The Act also authorized and imposed written language tests for entry into the country. From the beginning, these tests were applied in a very discriminatory way. Great Britain would not agree to a dictation test that targeted a specific race, so the provision was rephrased as a literacy test, “Any person who when asked to do so by an officer fails to write out at dictation, and sign in the presence of the officer, a passage of fifty words in length in a European language directed by the officer (will not be admitted).” The language specified by the government officer could be any European language he chooses, which was usually one the potential immigrant could not speak.
Initially the test was going to require proficiency in English, but it was thought this would give an advantage to some Japanese and to African Americans. Later, the law was amended to include ANY language.
Between 1902 and 1909, only 52 people passed the test out of 1359 who took it. No one passed the test after 1909.
The social engineering to create a white society continued. In 1902 the Parliament passed the Pacific Island Laborer Act. Thousands of south sea islanders, who were workers on sugar plantations, were deported. Many had been indentured servants who completed their service but remained in the country, even marrying into the population. This posed a serious threat to the White Australia philosophy.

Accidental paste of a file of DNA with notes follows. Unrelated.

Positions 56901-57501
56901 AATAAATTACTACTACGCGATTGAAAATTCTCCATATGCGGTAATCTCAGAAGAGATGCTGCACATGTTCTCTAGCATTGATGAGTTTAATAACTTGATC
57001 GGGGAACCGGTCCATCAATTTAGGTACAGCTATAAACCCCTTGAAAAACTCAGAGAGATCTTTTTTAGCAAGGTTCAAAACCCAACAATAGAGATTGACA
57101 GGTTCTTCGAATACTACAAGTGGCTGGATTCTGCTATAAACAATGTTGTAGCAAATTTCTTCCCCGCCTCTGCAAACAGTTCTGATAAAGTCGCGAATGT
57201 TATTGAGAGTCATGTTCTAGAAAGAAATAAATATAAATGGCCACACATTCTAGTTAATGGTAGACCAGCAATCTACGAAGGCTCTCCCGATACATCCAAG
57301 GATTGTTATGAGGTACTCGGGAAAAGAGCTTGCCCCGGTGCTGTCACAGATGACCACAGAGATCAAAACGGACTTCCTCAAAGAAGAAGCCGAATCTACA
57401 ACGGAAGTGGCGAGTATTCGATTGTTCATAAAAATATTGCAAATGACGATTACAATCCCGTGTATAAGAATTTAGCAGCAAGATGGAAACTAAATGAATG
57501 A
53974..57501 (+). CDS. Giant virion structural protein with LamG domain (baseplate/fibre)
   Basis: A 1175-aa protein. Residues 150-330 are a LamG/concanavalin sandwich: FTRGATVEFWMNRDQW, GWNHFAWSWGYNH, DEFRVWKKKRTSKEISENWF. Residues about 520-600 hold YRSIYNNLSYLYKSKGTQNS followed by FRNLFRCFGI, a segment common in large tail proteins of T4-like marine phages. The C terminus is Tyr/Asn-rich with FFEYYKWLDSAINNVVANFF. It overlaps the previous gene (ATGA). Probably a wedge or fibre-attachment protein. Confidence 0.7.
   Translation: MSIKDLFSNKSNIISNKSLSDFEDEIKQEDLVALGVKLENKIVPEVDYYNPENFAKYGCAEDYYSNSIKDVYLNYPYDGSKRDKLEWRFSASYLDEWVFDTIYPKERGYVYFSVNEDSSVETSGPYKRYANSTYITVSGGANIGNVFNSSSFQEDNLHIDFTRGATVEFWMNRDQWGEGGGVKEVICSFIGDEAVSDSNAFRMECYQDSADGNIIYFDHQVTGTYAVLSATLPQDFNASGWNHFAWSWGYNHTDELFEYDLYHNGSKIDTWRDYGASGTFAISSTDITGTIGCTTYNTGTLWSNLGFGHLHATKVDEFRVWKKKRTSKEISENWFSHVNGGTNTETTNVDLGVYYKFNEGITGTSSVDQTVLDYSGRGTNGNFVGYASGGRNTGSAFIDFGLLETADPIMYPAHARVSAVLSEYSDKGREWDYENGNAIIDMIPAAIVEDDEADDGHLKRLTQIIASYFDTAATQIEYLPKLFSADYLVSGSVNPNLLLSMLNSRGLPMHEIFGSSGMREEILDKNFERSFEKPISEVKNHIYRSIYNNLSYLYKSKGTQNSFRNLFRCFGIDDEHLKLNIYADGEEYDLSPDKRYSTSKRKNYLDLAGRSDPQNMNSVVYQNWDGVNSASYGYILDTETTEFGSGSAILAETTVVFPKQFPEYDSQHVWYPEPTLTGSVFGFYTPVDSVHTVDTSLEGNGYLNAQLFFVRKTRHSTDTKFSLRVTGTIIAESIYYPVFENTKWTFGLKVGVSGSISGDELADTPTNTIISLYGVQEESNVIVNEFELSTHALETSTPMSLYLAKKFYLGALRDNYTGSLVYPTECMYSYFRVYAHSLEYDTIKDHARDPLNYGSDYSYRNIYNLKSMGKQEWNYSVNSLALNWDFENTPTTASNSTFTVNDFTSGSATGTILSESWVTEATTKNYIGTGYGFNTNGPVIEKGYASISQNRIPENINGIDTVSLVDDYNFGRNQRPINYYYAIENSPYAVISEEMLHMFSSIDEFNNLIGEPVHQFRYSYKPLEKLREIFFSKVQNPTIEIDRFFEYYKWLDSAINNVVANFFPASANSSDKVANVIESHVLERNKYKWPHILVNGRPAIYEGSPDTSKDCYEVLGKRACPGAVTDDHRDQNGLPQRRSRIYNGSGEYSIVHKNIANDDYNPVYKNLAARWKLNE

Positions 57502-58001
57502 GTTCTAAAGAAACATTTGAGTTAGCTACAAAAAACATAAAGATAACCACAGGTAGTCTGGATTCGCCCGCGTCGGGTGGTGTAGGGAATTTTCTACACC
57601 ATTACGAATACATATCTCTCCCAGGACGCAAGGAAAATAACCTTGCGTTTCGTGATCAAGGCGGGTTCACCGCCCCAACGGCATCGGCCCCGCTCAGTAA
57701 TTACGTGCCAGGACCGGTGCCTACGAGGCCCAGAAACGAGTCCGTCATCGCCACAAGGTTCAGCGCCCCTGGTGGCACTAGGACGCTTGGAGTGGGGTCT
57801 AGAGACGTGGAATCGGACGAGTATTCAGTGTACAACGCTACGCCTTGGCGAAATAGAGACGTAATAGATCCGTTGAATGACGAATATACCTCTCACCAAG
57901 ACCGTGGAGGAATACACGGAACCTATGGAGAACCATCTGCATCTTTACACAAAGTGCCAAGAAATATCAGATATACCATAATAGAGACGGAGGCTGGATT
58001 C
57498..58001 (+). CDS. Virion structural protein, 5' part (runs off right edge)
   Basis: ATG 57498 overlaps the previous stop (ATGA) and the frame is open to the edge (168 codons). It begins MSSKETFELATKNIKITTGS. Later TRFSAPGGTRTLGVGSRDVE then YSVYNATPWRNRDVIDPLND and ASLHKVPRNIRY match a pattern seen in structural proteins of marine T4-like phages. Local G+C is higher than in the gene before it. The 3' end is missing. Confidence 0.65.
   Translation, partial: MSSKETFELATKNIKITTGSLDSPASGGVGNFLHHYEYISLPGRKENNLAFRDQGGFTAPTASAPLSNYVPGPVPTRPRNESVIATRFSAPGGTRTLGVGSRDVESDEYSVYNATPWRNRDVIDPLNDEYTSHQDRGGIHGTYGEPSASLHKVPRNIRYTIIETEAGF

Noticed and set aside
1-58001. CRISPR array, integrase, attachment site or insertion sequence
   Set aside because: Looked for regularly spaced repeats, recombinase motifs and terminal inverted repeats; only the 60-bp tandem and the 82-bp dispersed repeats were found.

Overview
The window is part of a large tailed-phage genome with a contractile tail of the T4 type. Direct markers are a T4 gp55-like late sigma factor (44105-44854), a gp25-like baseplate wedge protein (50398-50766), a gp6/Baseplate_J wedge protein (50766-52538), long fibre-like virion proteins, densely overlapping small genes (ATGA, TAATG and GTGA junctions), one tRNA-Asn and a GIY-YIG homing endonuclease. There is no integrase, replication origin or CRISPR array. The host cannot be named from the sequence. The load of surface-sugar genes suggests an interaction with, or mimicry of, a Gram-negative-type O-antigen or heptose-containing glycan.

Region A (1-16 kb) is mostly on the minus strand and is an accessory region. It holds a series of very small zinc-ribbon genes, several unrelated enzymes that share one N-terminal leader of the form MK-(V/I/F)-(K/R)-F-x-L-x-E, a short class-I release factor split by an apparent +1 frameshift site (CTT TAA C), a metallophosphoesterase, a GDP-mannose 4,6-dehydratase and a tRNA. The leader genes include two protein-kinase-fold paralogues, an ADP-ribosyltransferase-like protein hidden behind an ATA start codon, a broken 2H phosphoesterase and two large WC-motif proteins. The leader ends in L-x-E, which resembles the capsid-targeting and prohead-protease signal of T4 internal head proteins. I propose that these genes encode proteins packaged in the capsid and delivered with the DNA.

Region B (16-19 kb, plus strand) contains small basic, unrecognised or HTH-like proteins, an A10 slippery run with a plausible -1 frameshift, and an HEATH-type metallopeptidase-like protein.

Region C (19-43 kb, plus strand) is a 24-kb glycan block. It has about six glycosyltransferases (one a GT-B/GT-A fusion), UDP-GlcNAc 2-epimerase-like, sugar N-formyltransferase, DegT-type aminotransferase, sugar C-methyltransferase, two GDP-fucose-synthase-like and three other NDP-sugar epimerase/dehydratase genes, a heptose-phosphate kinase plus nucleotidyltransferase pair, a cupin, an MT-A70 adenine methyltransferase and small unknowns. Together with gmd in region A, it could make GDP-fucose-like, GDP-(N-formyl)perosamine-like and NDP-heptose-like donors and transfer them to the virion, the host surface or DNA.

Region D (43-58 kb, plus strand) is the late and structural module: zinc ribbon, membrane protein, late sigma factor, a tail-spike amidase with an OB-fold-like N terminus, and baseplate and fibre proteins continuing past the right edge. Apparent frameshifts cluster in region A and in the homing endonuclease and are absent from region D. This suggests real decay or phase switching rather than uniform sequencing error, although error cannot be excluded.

Some non-whites were exempted from the new laws and deportation. If a non-white was a resident before the country was formalized, they were not subject to the immigration laws. But, their families located outside of Australia became prohibited immigrants, there were no exceptions. As these generations aged and could not increase their numbers by bringing in additional family, the non-white population decreased rapidly.
Australia enters the international community.
Until World War I there was a ban on all non-white immigration, but then the “White Australia” policies drew international attention at the Paris Peace Treaty Conference. 
The Big Four victorious allies (Britain, U.S., France, and Italy) thought that they could monopolize the talks but Japan, an emerging power, demanded that a “Racial Equality Proposal” be added to the treaty by the League of Nations, to be applicable to all nations.